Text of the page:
May 18, 2016
An image is worth a 1000 words… and in social media terms, an image is worth an increase of 80% readership of your blog content and a 53% increase in engagement on social media.
Images help draw attention, simplify complicated concepts and re-enforce retention.
But if you are posting social media posts 2-4 times a day, how can you find enough quality images to use?
You cannot use any image that you find on the internet. Whoever took the photo owns the image — even if they haven’t noted this fact with a watermark or copyright notice. Copyright is an automatic right to content creators and does not require the author to file special paperwork. Using copyrighted work inappropriately can result in embarrassment, having your website/social media post removed for violations or even legal issues.
There are 4 kinds of rights applied to images. Understanding what these terms mean will help you avoid issues later.
These are images which are now able to be used by the public domain free of charge for any purpose due to their age (the copyright has expired) or the owner has released their rights.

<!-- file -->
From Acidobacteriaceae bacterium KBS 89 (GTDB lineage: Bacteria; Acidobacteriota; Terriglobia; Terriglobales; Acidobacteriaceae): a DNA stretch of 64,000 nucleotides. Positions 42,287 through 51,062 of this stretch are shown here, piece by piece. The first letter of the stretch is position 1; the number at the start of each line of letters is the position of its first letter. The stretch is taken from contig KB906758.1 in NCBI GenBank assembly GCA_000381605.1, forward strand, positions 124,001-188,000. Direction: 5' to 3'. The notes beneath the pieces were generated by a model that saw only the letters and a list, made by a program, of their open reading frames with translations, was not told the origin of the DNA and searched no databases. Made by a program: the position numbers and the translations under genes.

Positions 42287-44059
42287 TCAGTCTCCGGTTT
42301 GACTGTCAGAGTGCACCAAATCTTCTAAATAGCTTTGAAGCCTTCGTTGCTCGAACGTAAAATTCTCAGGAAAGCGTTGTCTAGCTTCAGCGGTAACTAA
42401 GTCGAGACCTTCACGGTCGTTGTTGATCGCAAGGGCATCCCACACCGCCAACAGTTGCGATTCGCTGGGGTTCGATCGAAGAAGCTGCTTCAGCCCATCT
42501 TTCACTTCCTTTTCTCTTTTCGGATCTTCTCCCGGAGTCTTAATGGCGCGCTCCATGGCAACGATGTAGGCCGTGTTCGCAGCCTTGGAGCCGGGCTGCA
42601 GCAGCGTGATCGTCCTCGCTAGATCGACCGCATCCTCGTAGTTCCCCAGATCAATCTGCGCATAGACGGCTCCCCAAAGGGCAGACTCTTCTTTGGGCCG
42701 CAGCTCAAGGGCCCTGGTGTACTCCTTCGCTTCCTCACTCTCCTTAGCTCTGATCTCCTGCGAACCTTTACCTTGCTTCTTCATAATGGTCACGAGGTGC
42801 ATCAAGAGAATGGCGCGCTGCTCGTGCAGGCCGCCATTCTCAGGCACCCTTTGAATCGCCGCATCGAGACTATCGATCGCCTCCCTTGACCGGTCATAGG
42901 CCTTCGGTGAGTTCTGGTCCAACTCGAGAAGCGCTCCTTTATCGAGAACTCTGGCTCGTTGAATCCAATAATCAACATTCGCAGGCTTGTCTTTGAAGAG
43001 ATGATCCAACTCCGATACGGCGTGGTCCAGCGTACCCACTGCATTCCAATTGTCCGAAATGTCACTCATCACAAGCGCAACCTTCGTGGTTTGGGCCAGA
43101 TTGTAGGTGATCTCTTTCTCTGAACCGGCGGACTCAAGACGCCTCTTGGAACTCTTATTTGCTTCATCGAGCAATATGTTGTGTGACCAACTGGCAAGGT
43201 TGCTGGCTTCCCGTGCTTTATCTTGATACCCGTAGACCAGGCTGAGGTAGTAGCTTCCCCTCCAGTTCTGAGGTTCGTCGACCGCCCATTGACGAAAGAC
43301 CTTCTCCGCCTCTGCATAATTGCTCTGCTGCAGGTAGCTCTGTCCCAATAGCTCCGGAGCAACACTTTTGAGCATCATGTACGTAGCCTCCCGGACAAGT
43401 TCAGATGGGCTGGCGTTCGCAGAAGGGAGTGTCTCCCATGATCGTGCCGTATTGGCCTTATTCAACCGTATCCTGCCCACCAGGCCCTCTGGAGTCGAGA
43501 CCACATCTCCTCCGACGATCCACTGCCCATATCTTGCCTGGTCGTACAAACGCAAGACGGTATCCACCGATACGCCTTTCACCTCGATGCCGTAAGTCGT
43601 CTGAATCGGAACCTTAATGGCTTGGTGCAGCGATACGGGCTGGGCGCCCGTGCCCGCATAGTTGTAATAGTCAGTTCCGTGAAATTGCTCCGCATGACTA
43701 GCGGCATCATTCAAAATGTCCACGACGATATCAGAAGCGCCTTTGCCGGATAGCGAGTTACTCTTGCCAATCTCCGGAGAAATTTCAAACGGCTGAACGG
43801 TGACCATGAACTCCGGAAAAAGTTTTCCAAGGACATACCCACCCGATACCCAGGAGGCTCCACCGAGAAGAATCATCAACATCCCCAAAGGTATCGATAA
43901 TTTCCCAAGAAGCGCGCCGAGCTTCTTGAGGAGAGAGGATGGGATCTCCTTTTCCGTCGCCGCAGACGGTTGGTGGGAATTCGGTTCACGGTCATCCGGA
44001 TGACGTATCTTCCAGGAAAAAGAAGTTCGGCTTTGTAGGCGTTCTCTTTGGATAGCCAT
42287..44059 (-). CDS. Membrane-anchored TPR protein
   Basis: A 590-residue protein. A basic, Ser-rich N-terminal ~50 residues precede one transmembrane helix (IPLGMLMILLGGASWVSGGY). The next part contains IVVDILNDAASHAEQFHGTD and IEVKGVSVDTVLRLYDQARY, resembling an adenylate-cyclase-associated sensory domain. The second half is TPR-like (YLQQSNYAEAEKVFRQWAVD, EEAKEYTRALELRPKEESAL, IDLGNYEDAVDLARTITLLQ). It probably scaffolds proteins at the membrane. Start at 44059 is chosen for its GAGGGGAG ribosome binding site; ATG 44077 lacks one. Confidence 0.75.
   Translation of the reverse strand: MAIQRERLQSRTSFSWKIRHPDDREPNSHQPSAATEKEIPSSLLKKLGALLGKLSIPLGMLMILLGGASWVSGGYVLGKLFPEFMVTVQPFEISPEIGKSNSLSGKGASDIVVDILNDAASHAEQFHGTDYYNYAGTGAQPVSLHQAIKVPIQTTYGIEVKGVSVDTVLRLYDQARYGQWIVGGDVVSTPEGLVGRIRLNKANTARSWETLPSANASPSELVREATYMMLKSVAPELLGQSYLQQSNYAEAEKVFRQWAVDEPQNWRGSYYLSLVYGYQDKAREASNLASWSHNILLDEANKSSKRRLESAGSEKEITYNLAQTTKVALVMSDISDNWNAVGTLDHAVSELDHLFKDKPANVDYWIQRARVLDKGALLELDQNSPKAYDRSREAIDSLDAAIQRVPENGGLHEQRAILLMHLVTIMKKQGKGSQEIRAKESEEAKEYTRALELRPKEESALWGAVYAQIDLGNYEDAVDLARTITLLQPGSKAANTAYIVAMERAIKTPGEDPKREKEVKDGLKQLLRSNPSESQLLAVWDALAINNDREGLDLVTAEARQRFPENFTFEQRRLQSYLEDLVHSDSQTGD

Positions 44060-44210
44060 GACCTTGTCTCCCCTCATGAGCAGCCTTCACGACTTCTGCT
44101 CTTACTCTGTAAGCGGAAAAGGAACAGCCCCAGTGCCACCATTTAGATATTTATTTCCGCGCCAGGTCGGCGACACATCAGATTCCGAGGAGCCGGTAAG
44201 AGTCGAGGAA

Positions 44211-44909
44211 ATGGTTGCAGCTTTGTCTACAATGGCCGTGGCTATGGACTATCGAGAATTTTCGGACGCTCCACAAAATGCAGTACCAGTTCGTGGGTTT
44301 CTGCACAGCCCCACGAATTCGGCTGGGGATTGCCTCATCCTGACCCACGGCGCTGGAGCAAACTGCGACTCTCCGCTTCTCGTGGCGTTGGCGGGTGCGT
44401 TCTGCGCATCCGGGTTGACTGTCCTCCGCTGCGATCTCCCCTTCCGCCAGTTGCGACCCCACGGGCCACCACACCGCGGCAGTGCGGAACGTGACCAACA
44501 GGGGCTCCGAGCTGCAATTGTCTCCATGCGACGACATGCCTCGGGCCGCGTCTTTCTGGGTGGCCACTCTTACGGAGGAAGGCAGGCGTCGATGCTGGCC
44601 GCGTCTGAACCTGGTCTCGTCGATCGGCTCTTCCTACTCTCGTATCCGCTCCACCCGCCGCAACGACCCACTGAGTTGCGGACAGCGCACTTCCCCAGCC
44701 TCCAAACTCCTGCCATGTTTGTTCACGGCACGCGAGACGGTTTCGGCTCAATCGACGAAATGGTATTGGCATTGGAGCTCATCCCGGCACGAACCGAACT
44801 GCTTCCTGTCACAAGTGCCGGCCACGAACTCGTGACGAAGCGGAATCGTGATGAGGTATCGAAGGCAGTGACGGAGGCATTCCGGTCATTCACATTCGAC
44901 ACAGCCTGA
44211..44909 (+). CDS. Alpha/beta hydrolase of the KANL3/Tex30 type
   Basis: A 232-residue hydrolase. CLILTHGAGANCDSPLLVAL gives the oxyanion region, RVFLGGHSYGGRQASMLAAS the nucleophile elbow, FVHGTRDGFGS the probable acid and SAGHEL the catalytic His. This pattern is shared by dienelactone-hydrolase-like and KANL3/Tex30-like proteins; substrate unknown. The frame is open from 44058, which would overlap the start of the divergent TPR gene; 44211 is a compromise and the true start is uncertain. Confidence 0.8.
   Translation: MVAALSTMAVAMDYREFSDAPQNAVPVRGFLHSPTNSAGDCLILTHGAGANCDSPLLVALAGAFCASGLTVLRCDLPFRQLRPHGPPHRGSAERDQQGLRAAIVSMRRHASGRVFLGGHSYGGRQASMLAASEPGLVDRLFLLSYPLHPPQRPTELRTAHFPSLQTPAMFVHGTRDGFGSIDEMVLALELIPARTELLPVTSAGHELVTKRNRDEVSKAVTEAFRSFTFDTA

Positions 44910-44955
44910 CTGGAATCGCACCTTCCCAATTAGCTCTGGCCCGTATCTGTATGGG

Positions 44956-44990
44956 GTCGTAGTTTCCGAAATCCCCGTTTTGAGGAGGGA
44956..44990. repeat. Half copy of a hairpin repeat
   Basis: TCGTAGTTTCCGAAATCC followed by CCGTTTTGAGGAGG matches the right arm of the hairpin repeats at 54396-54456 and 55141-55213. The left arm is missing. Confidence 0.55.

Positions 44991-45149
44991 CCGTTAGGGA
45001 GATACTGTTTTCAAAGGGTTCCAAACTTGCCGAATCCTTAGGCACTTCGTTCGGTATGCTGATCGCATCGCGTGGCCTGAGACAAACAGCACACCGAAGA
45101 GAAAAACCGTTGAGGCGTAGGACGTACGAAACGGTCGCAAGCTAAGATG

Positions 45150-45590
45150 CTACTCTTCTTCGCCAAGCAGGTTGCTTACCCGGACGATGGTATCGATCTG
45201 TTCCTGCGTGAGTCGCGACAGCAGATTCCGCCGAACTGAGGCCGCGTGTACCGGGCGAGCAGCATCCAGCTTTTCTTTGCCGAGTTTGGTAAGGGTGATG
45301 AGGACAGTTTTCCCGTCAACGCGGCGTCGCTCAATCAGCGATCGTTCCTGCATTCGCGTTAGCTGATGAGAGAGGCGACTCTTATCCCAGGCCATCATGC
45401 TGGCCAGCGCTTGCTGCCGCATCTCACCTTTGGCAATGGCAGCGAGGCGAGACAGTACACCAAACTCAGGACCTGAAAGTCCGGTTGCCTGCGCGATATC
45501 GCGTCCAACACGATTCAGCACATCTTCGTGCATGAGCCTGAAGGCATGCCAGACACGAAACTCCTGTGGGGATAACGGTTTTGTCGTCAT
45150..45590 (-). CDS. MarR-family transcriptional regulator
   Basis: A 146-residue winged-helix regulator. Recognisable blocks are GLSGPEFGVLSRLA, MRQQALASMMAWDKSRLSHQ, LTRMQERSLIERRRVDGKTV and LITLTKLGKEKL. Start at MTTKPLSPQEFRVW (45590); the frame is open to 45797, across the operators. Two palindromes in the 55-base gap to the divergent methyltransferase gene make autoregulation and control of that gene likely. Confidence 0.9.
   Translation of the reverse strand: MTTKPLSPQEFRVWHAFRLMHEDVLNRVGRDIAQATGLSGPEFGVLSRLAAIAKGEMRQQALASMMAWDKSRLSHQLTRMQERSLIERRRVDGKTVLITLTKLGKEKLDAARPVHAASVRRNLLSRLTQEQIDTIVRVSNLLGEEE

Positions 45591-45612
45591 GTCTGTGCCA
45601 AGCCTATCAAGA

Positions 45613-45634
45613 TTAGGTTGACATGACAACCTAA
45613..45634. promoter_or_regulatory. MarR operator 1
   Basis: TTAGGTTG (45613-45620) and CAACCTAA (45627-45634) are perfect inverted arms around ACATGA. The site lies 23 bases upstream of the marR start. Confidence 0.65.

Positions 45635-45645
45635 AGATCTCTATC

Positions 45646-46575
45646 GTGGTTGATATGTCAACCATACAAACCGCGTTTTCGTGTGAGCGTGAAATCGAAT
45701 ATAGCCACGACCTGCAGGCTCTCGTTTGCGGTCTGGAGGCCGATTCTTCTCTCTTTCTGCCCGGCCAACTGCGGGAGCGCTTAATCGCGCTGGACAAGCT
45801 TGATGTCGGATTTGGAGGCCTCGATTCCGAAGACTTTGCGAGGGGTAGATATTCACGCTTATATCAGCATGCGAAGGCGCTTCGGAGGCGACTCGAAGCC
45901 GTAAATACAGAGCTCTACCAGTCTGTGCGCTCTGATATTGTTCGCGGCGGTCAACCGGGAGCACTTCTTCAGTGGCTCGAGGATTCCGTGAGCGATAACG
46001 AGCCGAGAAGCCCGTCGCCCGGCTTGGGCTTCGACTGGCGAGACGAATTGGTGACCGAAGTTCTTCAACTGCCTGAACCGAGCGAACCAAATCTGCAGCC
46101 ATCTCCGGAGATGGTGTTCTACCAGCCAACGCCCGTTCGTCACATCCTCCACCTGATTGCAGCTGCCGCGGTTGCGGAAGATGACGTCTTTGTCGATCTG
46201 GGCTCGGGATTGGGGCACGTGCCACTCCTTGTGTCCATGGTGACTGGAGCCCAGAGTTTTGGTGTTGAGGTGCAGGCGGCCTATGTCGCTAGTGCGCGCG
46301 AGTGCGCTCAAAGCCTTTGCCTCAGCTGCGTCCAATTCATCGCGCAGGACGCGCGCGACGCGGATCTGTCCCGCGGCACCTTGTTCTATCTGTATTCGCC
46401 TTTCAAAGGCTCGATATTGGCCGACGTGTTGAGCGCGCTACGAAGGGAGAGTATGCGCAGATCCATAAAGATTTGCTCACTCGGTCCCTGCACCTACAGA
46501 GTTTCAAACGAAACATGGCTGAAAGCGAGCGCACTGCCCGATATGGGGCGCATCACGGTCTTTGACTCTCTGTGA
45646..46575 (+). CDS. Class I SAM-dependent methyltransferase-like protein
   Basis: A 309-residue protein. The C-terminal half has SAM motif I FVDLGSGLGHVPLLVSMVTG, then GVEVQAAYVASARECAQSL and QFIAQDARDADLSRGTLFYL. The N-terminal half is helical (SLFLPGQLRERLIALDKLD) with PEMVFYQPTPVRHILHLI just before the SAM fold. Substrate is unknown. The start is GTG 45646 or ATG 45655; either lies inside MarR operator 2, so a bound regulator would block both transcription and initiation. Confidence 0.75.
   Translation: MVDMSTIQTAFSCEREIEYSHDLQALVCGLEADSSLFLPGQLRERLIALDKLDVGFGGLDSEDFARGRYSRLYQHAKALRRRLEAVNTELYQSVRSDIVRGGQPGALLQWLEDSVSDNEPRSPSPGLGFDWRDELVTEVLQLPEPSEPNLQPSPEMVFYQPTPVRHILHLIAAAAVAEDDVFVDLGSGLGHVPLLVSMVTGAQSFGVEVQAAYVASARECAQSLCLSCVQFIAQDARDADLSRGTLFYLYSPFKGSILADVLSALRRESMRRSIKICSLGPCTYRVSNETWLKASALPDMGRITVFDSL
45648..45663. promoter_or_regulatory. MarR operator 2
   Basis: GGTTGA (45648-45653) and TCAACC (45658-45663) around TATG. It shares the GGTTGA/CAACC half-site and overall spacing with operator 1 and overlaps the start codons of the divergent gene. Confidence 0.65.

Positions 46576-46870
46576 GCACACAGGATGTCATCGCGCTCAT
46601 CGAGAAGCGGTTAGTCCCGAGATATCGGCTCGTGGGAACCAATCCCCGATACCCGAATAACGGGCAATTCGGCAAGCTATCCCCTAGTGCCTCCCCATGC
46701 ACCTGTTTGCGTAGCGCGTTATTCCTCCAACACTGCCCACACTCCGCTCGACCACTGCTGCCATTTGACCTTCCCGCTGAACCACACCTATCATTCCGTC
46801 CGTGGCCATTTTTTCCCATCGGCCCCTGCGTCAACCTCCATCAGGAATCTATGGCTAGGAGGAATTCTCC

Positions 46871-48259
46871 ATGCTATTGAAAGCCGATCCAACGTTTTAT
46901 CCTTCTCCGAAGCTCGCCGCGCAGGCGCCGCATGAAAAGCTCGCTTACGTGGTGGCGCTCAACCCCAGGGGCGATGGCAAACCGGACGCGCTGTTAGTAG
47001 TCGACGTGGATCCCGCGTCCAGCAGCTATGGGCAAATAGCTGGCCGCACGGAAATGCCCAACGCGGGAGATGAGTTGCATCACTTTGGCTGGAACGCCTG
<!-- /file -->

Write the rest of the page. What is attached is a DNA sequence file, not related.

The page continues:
Creative Commons was created to allow photographers put their images online and dictate how they can be used. They are able to dictate whether the images can be used in other forums, whether they can be manipulated and what credit should be provided along with the image. It is important to read the attached CC license to the photo to understand the limitations placed on your use of the image. Most times, this requires requiring attribution including a link back to the photographer’s site.
These images are available on stock image websites and the “free” aspect of the title doesn’t reflect the cost but rather that once you pay for the image (using either a subscription or pay-per-image model) you are free to use it as often as you’d like.
These images are also purchased but also include a limitation on the number of times they can be used without paying for more licenses.
There are many places to find public domain and creative commons images. Here are a few I have found to be especially helpful.
Flickr has billions of images and many of them have Creative Commons licenses. Flickr even provides a search filter to allow you to search by different types of Creative Commons releases. It also has a large archive of public domain images known as The Commons.
Death to Stock (free users only have access to the current month’s photos)
New Old Stock — vintage photos from public domain